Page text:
The Canon MG3520 A Next Gen Inkjet Printer

I am always on the lookout for new tech items with low user ratings. No doubt- the device is quickly discounted to get it out of the retail stream while the manufacturer corrects the issue. These devices will also show up in the re-manufactured market at a significant discount owing to the many user returns. Often, the bad reviews have nothing to do with quality, capability, fit or finish. So it is with the Canon MG3520 WiFi inkjet printer. It has one of the lowest user ratings I have seen in a long while from a top tier mfg; 1 out of 5. Complaints range from non-functional, impossible to install, paper jams, to cannot scan. The printer made a brief appearance in Office Max/Depot and now Walmart is clearing it from the retail stream at $49.

The installation instructions are confusing because you are presented with too many options. Install this printer by following the “WiFi install with a USB cable”. The printer can also be installed using WPS, but none of my WiFi routers have this capability as I haven’t blowed up any of my routers since WPS’s inception. Meticulously follow the instructions using a PC that is currently on the target WiFi network. The installation software will grab the network info off the PC and stuff it into the printer. When finished, you can remove the USB cable and place the printer anywhere in WiFi range.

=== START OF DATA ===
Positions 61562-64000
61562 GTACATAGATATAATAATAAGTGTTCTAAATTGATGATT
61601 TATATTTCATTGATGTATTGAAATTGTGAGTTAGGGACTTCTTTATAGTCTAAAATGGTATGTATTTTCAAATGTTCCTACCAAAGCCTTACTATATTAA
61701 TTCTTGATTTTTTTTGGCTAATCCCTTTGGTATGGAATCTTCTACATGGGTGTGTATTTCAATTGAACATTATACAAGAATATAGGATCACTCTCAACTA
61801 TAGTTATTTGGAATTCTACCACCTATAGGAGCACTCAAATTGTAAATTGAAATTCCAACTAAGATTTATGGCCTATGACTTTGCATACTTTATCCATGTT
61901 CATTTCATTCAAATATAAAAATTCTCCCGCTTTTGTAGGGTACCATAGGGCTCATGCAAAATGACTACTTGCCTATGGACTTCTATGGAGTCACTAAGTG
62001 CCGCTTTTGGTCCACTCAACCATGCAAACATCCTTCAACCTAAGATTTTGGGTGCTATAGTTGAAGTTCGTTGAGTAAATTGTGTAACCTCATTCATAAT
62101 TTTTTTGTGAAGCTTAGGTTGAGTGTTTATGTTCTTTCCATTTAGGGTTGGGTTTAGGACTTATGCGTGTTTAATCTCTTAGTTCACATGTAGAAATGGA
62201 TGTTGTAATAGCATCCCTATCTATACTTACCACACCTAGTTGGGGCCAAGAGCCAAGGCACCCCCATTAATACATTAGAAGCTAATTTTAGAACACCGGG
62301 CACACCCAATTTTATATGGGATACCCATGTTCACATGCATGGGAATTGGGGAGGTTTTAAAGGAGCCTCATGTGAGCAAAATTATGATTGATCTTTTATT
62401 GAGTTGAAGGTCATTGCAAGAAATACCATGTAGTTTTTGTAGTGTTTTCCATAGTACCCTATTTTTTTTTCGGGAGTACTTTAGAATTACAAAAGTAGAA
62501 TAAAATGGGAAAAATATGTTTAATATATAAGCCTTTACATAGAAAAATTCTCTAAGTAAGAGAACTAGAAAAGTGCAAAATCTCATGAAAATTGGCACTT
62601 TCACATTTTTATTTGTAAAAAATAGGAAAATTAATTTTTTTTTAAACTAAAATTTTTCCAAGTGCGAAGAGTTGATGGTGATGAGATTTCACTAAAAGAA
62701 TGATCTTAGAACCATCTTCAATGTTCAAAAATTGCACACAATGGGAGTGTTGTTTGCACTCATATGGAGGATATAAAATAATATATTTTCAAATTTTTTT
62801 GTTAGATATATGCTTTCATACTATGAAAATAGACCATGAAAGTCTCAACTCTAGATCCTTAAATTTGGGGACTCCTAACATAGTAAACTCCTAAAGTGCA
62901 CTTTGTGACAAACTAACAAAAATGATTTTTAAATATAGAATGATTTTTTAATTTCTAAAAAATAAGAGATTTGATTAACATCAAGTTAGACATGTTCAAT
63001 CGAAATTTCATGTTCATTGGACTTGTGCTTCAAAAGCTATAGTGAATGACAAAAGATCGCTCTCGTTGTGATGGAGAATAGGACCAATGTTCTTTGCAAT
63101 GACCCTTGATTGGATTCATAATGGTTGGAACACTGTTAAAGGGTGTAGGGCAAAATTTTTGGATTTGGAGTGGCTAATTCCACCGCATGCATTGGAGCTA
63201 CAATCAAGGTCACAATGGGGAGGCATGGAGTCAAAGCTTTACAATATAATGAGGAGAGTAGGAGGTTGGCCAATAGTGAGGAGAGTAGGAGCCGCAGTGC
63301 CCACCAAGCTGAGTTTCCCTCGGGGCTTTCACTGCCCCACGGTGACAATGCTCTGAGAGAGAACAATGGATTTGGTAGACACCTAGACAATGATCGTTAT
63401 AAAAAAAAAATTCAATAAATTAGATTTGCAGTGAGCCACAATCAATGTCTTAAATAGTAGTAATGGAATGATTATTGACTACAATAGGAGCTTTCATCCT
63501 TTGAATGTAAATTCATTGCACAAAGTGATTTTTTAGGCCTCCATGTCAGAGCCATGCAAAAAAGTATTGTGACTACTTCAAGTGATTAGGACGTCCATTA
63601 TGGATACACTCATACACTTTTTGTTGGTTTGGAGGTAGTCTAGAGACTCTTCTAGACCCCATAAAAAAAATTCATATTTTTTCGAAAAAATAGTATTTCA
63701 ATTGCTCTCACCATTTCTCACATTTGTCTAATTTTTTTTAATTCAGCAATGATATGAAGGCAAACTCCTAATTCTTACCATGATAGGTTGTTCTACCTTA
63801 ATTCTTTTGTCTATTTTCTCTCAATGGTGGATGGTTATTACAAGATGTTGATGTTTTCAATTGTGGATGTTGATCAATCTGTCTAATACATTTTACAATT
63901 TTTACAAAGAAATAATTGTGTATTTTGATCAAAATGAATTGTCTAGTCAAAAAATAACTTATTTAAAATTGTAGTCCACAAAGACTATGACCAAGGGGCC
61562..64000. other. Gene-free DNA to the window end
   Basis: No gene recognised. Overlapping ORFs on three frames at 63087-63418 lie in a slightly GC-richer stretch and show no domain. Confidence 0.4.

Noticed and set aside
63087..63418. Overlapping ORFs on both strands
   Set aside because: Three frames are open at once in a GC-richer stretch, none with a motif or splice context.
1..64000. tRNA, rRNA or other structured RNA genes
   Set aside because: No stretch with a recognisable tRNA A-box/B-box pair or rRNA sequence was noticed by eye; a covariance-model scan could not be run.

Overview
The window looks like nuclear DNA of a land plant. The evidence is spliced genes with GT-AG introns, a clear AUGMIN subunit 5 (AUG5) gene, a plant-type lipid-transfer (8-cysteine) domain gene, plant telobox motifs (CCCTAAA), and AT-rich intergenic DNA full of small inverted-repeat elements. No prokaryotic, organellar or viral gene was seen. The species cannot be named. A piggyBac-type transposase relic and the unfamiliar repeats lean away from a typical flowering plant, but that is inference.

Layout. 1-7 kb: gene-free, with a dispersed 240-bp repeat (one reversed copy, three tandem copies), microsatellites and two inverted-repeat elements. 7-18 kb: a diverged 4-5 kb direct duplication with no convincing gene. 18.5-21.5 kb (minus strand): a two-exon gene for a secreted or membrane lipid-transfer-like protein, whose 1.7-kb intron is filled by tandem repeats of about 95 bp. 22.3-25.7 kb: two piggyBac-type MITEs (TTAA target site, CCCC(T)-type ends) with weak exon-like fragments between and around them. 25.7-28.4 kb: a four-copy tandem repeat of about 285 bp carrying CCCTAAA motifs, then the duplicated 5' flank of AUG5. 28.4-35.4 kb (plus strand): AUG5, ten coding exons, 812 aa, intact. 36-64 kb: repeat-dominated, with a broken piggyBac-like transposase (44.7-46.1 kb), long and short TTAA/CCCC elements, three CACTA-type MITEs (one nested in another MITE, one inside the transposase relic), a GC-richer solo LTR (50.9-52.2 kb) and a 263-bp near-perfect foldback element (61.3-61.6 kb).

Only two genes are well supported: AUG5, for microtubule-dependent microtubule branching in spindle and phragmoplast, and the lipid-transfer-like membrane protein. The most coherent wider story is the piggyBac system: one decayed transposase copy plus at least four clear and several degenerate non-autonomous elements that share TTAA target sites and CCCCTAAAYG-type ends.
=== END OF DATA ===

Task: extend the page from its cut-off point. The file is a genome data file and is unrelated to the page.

I have an eclectic network architecture and I finally have a printer/scanner that meets all of my needs. My Apple Mini is physically attached to my network switch and recognized MG immediately, as well as our Apple laptop (MG has built-in Apple Airplay support). My Win7 laptop can now print in the living room as easily as my non-WiFi file servers. I have full scanning capability without third party software, but I have only scanned from my MS machines. Scanning from an Apple might be a problem.

The MG has the input and output trays in the front. Paper does a 180 to print. It has no problem printing on 110 lb stock. I have noticed no differences in paper jams compared to my old Epson Workforce, which incidentally did not survive a waist-high drop (long story). I have had many problems with the Workforce registering card stock before printing, even though the Workforce paper trays are set to print back to front, bending the paper less than 45 degrees. I believe I have experienced fewer registration problems on the MG. The Canon cartridges can be refilled, unlike the Epson Workforce, and cartridges are more economical, even though the print head is on the cartridge, unlike the Workforce.

Canon has done a good job in producing this low-end printer. It’s the naivete of the American consumer giving it the bad rep. I have no problem taking advantage of it’s discounted price.


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